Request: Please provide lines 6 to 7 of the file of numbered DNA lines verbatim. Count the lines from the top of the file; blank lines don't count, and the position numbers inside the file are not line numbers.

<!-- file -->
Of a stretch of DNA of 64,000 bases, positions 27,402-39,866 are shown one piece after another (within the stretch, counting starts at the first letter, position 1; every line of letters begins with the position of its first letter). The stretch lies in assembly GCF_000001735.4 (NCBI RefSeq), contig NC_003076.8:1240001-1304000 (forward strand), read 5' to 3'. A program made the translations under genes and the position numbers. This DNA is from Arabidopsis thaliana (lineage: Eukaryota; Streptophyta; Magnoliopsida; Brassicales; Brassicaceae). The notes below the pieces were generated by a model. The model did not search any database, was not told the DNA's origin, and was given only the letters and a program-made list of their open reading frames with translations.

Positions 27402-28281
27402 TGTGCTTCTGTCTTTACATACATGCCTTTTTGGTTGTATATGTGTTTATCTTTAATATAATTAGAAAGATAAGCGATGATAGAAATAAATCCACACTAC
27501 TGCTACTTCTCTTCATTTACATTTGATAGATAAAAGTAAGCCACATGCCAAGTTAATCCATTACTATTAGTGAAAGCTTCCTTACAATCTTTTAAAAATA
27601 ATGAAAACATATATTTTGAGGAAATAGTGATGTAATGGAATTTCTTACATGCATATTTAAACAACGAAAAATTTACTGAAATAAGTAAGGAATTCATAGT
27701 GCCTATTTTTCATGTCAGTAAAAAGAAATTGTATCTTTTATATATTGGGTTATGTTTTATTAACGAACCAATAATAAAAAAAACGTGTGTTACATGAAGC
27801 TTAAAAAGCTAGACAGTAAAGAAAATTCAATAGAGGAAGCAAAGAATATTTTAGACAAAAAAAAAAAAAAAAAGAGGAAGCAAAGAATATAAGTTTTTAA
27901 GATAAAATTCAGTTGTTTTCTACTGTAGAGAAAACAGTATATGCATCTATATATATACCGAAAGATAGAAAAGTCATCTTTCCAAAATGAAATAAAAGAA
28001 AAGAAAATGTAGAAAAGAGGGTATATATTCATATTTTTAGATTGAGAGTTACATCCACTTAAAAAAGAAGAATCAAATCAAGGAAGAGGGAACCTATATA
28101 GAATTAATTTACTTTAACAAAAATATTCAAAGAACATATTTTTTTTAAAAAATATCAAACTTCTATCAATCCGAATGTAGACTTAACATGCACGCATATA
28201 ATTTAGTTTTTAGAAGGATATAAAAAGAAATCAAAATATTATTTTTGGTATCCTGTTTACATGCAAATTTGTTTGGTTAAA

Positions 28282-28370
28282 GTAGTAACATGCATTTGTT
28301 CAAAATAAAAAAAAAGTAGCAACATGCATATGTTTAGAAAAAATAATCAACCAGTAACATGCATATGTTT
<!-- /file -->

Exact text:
27701 GCCTATTTTTCATGTCAGTAAAAAGAAATTGTATCTTTTATATATTGGGTTATGTTTTATTAACGAACCAATAATAAAAAAAACGTGTGTTACATGAAGC
27801 TTAAAAAGCTAGACAGTAAAGAAAATTCAATAGAGGAAGCAAAGAATATTTTAGACAAAAAAAAAAAAAAAAAGAGGAAGCAAAGAATATAAGTTTTTAA